Vietnam Market Update - December 2013
We liked what we saw then and mentioned that the economy was stabilizing from the boom of 2008-09. Inflation had come down from high double digits in 2012, industrial production and GDP growth appeared to be improving and credit growth was stable.
Just over a quarter later, the situation appears to be better and economic data points are improving. Real GDP growth in 2013 was estimated to be 5.42% compared to 5.25% in 2012. Further, GDP growth picked up over the past few quarters with 4Q2013 GDP growth at 6.0%. The Industrial Production Index reported growth of 5.9% in 2013 compared to 4.8% in 2012 while industrial growth picked up in the last quarter of 2013 to 8.0%.
Exports grew by 15% in 2013 to USD 132 billion as Vietnam continues to be an attractive destination for foreign manufacturers. This is not surprising given its young and educated population with a median age of 28.5 and literacy rate of 93%. One of the major benefits of manufacturing in Vietnam is the lower wage rates relative to China, which is causing companies to tap Vietnam as a manufacturing base since it fits into their supply chain nicely due to the country's close proximity to China and Southeast Asia's shipping channels.
A recent HSBC (NYSE:HSBC) report, "2014: the Year of Exporters," listed Vietnam as one of the countries that stands to gain the most from the recovering demand of the US and European economies, with exports projected to grow at 20% in 2014. Foreign direct investment, much of which was in manufacturing, grew sizeably in 2013 to USD 21.6 billion, helping Vietnam record a trade surplus of USD 900 million last year, bucking the country's trend of repeated trade deficits.
Samsung (OTC:SSNLF), which already has operations in Vietnam, is expected to begin production at its USD 2 billion manufacturing facility in February 2014. This facility will be manufacturing Samsung mobile phones and it is estimated that Vietnam will account for 40% of Samsung's mobile phone production by 2015.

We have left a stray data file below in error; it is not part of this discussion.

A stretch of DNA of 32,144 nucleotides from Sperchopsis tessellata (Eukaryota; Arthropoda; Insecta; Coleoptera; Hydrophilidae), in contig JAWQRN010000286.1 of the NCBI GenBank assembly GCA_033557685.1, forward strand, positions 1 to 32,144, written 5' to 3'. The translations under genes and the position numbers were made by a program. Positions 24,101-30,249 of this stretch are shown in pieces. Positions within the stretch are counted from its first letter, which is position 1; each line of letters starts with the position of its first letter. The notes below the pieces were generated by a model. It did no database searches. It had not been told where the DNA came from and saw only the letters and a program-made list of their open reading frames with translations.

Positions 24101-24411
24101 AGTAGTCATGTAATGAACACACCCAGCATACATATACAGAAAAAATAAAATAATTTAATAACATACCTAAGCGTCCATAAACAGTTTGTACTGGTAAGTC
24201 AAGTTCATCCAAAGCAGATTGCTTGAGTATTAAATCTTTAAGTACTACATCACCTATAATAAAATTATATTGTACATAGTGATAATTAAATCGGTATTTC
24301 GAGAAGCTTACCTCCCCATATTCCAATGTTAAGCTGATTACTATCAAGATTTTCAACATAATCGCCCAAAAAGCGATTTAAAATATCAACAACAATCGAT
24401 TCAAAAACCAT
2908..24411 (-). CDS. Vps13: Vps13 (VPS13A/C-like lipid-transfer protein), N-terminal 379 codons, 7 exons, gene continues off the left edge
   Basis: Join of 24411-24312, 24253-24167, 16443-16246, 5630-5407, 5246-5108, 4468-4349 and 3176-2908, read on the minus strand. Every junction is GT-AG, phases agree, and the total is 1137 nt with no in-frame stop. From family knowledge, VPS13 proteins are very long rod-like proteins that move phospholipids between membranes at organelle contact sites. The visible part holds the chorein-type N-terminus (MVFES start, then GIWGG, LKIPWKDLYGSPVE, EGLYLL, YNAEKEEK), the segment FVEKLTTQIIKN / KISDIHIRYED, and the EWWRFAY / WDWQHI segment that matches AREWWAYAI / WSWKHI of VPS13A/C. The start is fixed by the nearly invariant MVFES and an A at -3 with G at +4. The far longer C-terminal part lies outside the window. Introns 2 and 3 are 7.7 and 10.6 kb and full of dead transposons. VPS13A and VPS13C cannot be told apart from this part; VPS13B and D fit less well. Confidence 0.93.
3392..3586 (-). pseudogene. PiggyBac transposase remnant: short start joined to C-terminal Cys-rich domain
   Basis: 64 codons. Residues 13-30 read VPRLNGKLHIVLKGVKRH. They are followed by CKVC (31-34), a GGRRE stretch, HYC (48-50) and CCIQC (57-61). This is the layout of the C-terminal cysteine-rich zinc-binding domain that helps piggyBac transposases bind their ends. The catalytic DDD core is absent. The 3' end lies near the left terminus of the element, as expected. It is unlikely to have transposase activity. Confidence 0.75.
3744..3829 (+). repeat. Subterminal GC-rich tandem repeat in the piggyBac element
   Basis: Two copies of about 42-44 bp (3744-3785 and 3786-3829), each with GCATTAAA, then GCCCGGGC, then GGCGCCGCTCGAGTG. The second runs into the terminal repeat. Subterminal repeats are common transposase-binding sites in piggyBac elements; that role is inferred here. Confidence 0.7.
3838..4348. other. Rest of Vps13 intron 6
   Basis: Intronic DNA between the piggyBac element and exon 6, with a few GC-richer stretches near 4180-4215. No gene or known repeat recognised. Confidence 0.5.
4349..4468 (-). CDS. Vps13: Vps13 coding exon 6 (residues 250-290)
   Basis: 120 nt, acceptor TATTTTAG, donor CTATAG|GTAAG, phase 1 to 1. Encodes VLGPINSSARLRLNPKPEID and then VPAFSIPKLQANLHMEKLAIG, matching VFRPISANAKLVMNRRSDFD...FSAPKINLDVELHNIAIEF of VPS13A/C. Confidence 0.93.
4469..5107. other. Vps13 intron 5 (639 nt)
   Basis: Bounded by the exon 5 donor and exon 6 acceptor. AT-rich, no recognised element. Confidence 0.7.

The table below illustrates why Vietnam is becoming an important manufacturing destination for many conglomerates. Vietnam is on par with its peers with respect to literacy rates and has a labour force of 52.9 million, which is higher than that of Thailand. More importantly, minimum wages are less than half of those in other neighbouring economies. In the 2013 Deloitte Manufacturing Competitiveness Index, Vietnam compares favourably with its peers such as Thailand, Indonesia and the Philippines. The country is also expected to increase its competitiveness in the next five years to put it on par with most of its peers in the region.
On the monetary front, credit growth has been stable and is expected to be between 9-10% in 2013 compared to 8.8% in 2012. This is not a surprise as the banking system is still grappling with the issue of NPLs (non-performing loans) but the market has been aware of this issue for a while. NPLs have picked up from 4.64% to 4.73% since we last wrote in August 2013 but it is quite a well-known fact that a more accurate approximation of NPLs is anywhere between 10-14%.